Workplace bullying and what an employer needs to know

What does an employer do when an employee reports that he or she was being shoved at work by another employee and that it is a recurring situation that has been going on for a while? The question raised by the facts described is whether it would be deemed workplace bullying, something that does not subject the employer to liability for illegal actions, or whether the situation has risen to a situation of harassment and hostile work environment. It is important that the situation be addressed and records be created to demonstrate the employer’s efforts to address the complaint and prevent further incidents.

Harassment is unwelcome conduct that is based on race, color, religion, sex (including pregnancy), national origin, age (40 or older), disability or genetic information. Harassment becomes unlawful where 1) enduring the offensive conduct becomes a condition of continued employment, or 2) the conduct is severe or pervasive enough to create a work environment that a reasonable person would consider intimidating, hostile, or abusive. Anti-discrimination laws also prohibit harassment against individuals in retaliation for filing a discrimination charge, testifying, or participating in any way in an investigation, proceeding, or lawsuit under these laws; or opposing employment practices that they reasonably believe discriminate against individuals, in violation of these laws.

Cases of hostile work environments are extremely subjective and fact-specific, and complicated by the fact that evidence is pretty much a “he said-she said” situation. Thus, the case is proven through the sum of the circumstances. The courts consider all aspects of the situation, including the frequency and severity of the allegedly hostile behavior and the overall situation. In most cases for a hostile work environment to be illegal, the actions that create the hostility are pervasive and long-lasting and not limited to one or two remarks or acts. In extreme situations, severity outranks longevity and one single event is enough to create a hostile environment. A court will use objectivity to measure pervasiveness by asking: Would any ordinary employee in similar circumstances find that this behavior creates a hostile work environment?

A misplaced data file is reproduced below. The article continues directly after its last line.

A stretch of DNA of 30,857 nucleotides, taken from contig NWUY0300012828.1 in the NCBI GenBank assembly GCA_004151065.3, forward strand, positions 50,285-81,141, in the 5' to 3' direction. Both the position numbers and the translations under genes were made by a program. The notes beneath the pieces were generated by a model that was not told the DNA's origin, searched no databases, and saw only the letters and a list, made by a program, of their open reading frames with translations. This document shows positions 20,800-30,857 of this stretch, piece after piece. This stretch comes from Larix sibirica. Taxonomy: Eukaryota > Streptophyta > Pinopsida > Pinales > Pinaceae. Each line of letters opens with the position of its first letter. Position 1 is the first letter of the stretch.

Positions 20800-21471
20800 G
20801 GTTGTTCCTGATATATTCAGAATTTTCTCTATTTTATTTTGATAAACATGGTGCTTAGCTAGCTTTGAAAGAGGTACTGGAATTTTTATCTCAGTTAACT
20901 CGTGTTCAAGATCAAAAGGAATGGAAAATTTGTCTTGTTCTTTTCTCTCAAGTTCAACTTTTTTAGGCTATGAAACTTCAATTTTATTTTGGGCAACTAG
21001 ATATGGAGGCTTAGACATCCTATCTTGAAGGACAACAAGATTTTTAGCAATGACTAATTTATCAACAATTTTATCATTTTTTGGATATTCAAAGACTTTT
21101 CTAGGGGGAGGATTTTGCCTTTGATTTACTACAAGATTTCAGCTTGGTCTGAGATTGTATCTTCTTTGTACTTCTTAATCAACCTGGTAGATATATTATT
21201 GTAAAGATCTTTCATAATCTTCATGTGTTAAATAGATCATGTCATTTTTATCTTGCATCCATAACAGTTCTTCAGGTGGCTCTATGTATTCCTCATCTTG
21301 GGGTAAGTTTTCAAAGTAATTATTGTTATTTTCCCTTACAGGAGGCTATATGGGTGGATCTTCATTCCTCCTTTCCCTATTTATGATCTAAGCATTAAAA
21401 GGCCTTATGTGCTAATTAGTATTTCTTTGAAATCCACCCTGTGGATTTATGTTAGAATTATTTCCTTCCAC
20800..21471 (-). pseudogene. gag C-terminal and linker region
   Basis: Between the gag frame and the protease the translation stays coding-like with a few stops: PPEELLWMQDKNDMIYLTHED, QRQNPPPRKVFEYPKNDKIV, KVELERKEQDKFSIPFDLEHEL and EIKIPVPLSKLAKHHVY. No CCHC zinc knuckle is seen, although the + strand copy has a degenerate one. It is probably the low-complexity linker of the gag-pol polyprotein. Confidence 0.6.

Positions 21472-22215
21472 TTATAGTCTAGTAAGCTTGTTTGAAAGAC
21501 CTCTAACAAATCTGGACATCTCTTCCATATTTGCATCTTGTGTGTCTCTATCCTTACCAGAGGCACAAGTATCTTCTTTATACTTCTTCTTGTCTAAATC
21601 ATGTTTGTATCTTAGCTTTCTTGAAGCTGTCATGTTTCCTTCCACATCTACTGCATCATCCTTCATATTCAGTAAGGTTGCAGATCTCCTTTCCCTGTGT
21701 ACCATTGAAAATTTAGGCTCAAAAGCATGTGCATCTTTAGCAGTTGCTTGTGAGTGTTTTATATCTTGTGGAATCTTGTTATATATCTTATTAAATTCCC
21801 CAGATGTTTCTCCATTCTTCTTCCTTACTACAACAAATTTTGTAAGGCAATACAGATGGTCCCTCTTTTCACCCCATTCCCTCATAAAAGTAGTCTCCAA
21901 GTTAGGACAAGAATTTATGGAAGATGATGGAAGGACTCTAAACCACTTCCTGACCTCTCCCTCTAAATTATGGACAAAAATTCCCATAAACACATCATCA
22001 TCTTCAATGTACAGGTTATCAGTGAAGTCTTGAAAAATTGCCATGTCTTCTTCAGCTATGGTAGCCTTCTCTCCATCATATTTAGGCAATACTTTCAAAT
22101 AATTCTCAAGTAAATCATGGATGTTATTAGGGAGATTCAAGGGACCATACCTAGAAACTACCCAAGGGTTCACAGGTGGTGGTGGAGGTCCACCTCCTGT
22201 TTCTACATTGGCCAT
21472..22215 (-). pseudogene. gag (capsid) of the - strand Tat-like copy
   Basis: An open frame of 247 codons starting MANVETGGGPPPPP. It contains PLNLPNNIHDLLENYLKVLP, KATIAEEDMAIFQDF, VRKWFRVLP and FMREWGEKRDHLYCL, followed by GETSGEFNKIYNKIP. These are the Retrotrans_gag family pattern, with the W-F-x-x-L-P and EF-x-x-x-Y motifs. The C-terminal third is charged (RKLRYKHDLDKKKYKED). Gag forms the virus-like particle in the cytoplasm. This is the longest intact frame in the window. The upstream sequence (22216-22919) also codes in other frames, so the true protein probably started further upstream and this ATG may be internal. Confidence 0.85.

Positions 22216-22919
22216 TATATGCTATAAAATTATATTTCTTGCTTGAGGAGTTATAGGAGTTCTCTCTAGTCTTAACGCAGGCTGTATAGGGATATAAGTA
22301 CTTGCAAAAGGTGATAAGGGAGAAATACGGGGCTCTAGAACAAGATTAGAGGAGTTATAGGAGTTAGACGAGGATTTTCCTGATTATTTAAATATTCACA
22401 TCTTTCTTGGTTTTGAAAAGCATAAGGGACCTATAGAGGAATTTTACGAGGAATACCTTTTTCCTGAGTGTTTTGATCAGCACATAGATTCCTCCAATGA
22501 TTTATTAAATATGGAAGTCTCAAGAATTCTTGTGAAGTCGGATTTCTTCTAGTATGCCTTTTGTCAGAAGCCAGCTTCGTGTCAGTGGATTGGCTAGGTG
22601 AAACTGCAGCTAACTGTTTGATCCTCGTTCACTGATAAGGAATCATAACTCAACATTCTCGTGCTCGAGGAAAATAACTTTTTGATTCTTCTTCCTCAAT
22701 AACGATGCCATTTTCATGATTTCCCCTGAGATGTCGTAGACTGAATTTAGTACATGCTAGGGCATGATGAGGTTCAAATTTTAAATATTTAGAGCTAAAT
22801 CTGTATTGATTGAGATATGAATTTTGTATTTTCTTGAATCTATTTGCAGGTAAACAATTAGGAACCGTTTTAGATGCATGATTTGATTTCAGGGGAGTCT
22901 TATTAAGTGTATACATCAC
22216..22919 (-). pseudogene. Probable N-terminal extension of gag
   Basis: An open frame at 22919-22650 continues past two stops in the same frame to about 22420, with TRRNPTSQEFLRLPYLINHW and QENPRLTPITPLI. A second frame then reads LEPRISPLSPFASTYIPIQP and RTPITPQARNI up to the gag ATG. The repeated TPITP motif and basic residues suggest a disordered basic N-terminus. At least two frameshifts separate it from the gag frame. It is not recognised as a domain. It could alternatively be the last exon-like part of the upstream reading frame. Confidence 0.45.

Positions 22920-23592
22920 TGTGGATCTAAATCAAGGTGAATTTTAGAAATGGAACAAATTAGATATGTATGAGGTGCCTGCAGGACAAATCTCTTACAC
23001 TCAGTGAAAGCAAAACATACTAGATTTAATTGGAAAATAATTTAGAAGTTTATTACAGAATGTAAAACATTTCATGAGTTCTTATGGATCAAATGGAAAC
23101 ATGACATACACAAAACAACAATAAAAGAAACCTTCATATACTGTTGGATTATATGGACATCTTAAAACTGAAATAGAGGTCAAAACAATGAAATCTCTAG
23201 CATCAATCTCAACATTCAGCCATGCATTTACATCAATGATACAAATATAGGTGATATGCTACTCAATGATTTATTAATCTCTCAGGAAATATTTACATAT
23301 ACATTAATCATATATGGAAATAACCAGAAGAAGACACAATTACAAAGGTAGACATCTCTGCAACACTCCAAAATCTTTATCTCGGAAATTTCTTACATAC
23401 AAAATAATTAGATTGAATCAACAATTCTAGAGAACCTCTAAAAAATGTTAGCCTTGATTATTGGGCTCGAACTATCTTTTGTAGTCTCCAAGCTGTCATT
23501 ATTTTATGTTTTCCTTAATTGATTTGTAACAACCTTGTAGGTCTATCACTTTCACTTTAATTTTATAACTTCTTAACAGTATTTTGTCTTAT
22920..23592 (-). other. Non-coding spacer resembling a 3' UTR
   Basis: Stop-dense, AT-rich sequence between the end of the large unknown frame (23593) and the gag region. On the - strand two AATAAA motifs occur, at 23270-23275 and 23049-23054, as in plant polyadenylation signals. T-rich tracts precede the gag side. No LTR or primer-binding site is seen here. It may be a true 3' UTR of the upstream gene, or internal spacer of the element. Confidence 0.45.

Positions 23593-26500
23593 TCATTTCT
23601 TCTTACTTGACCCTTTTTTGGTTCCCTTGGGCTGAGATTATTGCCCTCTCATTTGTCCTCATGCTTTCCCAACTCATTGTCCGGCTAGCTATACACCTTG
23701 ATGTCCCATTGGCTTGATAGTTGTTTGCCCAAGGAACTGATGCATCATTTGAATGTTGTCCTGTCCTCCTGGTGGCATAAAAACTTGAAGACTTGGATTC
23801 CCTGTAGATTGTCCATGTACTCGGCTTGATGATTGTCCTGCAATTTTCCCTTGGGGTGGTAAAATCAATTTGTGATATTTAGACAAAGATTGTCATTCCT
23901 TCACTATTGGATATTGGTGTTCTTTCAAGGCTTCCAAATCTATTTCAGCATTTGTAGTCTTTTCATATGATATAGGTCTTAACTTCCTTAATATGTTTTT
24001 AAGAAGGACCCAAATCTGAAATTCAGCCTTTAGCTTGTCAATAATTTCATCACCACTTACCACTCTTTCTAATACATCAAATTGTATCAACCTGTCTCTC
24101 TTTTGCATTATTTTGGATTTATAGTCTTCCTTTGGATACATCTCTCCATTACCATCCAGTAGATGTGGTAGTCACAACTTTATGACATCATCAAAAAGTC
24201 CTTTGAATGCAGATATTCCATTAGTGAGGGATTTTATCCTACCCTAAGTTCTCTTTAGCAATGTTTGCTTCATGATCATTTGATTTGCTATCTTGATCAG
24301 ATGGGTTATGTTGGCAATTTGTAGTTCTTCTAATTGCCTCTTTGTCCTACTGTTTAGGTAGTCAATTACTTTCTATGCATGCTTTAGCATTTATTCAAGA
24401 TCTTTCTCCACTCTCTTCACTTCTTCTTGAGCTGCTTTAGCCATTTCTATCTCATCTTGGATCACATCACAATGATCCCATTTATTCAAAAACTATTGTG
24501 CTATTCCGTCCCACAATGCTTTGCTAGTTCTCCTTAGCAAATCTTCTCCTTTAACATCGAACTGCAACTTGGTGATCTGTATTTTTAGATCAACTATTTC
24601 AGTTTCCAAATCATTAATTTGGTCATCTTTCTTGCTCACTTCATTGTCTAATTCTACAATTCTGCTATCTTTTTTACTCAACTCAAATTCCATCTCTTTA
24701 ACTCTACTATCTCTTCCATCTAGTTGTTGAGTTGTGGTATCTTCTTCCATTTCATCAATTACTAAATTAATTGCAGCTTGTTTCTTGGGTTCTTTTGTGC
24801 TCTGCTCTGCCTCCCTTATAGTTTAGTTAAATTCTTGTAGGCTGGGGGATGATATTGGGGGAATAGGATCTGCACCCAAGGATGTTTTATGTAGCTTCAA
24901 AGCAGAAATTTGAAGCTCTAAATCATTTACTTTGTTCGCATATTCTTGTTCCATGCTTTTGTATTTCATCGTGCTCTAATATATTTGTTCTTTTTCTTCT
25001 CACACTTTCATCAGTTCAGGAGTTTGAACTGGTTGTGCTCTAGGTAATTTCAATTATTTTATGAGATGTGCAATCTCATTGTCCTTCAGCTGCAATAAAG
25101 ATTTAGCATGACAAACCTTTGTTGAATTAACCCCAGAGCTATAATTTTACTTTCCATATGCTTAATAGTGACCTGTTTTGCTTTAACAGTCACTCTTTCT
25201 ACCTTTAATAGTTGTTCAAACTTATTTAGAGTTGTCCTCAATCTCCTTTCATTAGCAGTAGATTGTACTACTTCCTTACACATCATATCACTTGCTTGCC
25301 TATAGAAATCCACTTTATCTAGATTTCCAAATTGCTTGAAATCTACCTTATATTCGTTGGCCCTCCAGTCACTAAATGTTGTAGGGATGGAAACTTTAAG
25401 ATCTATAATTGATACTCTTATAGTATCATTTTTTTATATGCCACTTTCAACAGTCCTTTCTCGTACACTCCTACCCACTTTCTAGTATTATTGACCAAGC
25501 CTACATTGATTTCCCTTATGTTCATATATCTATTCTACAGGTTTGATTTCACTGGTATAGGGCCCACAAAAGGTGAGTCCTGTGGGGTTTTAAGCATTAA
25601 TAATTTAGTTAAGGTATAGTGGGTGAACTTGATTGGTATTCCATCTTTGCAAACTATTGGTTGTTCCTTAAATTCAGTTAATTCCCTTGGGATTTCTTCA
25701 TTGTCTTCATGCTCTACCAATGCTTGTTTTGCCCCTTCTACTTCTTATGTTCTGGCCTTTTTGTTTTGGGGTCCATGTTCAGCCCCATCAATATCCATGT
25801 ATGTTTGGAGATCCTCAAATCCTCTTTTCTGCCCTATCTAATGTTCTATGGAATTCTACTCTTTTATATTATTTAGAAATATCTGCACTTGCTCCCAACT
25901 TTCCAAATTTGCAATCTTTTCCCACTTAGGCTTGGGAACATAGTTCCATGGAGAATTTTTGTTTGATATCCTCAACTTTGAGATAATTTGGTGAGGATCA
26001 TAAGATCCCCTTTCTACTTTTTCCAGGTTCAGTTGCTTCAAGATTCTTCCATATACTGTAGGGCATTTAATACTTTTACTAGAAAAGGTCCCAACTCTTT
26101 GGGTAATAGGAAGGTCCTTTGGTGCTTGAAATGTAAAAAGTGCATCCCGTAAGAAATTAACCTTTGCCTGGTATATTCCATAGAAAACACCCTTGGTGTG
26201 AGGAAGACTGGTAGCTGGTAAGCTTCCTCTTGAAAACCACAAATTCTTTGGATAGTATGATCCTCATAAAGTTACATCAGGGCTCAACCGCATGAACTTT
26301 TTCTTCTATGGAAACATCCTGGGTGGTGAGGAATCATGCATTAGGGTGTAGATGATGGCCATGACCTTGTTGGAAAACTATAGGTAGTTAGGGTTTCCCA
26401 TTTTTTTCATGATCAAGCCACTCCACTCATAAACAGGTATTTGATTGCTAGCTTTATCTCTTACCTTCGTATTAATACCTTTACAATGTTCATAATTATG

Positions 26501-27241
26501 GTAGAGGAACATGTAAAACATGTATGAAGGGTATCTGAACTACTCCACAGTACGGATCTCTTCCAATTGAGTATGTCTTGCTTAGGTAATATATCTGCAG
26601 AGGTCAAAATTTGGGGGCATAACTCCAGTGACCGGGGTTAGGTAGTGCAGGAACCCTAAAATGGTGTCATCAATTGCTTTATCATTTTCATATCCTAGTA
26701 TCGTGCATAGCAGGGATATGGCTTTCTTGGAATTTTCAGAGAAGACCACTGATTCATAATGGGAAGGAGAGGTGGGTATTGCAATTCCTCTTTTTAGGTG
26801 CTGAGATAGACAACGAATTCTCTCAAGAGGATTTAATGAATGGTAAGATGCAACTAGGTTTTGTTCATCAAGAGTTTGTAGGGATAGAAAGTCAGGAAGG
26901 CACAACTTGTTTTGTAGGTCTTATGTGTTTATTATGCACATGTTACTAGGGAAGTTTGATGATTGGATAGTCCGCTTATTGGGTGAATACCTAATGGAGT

The employer is automatically liable for harassment if it knew, or should have known about the harassment and failed to take prompt and appropriate corrective action. Liability arises in the context of a labor law claim or unemployment insurance liability. Liability for the harassment results from a negative employment action such as termination, failure to promote or hire, and loss of wages. If the harassment results in a hostile work environment, the employer can avoid liability only if it can prove that: 1) it reasonably tried to prevent and promptly correct the harassing behavior; and 2) the employee unreasonably failed to take advantage of any preventive or corrective opportunities provided by the employer. However, it can also arise where an employee quits because of the situation.

This is the recommended course of action for the employer:

  1. Advise the offending employee about her actions and create a disciplinary record of the incident.
  2. Do a full and complete investigation of the incident and the alleged pervasive behavior by the offending employee.
  3. Develop a written employee policy or code of conduct about no tolerance for this type of behavior and a procedure for handling such complaints. Distribute the policy to all employees and have them sign that they received it.
  4. Hold an employee meeting to discuss the policy, the change in workplace culture and your procedures for handling complaints like this. Employees should be given the opportunity to report any issues they’re having with other colleagues, and they should feel confident that their complaint will be taken seriously.
  5. Train managers, supervisors, and HR professionals to handle the complaint, investigate and to enforce the no tolerance policy.

These situations can leave employers exposed to significant risk. There are many consultants and attorneys experienced in employment and labor law. It is generally a good idea to discuss the situation with an experienced professional to mitigate liability and costs.  

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